It’s been a while since I wrote some stuff down re: space developments on these pages, so today we’ll talk over some of the latest.
First and foremost is what Space X has pulled off, again. Elon Musk and co make the miraculous seem mundane; witness how we’ve gotten used to how Space X recovers rockets. Real holy crap stuff; if you watch the Youtube videos you’d think it was fake. It’s not.
Last night Space X punched yet another Starlink mission up into low Earth orbit, the adds more mini-satellites to the proposed internet constellation. One of these days I’m going to be an internet customer of his; rural US internet is pretty bad.
And this doesn’t even touch on the Demo 2 mission less than a week ago. Once again the US is lofting astronauts heavenward; it’s about darn time. This time around its even better because a private company is doing the deed.
Why is this better? Because one of NASA’s perennial handicaps is funding shifts with political changes in focus. Space programs are by definition long-term projects. How is it possible to maintain continuity when every two or four years funding changes? Short answer? It’s not.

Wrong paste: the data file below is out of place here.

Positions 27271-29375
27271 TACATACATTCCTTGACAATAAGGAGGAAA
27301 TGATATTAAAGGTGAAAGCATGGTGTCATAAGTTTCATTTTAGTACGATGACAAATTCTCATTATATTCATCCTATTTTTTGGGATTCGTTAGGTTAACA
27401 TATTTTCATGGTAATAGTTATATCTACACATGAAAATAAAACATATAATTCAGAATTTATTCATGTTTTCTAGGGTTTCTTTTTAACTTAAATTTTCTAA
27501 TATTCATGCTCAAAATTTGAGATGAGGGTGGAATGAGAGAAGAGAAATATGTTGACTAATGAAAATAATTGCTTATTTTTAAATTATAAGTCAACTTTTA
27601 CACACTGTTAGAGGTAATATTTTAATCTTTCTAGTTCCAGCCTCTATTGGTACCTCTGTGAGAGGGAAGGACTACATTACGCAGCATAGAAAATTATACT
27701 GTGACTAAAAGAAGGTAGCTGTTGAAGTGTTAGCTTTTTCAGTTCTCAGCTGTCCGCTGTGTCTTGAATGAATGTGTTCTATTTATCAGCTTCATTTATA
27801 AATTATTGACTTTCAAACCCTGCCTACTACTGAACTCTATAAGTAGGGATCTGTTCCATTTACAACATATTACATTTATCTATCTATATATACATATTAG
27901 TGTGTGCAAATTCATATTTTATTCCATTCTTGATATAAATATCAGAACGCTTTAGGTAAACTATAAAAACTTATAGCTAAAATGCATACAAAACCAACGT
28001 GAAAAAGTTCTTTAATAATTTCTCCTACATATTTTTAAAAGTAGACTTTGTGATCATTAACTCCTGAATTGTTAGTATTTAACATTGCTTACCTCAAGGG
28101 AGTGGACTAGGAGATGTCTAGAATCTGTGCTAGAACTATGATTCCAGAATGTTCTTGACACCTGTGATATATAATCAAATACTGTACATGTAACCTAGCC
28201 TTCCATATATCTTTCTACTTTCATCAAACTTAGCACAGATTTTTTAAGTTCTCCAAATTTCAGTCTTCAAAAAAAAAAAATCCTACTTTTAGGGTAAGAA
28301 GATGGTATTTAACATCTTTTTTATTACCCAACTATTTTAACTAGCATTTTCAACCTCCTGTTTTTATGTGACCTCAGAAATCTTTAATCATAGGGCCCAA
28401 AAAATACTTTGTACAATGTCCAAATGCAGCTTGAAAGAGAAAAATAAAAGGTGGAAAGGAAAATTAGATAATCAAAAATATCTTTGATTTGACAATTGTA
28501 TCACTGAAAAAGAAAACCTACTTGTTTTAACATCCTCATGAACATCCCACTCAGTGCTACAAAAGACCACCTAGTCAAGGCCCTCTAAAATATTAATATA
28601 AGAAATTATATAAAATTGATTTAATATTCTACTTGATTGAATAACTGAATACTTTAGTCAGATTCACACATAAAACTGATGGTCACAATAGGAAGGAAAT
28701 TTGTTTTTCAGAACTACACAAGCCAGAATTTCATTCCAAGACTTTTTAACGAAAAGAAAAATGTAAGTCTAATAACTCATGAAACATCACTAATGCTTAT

This is where Space X reigns supreme. One person, Mr. Musk, determines what gets funded. The goal remains the same, it’s not a moving target.
Over the past decade, Mr. Musk has demonstrated that he is serious about space exploration. Look around. If it wasn’t for his vision and drive we’d be stuck with the cash-cow military industrial complex and half-hearted efforts from other billionaires.
Let’s face it, we are not going to space with “737 MAX” Boeing.
Barring any horrible unforeseen events, we will get to space with Mr. Musk.
In other news, scientists are refining exoplanet discoveries, including one around Proxima B, out neighboring star. I remember a time when planets around distant stars were theory, not fact. These days there seems to be a discovery per week; the darn things are everywhere. This is excellent; when the day comes that we gain interstellar capability there will be no shortage of star systems to explore.
Of course, there is a lot that needs to happen before we become a multi-planetary civilization, let alone an interstellar one.
But as I judge things from my rural retreat, I see the potential. Even though it’s tough to look past the 1968ish turmoil down here. Real tough.
We have a lot of work to do, both here in the dirt and up in the heavens.
I remain optimistic.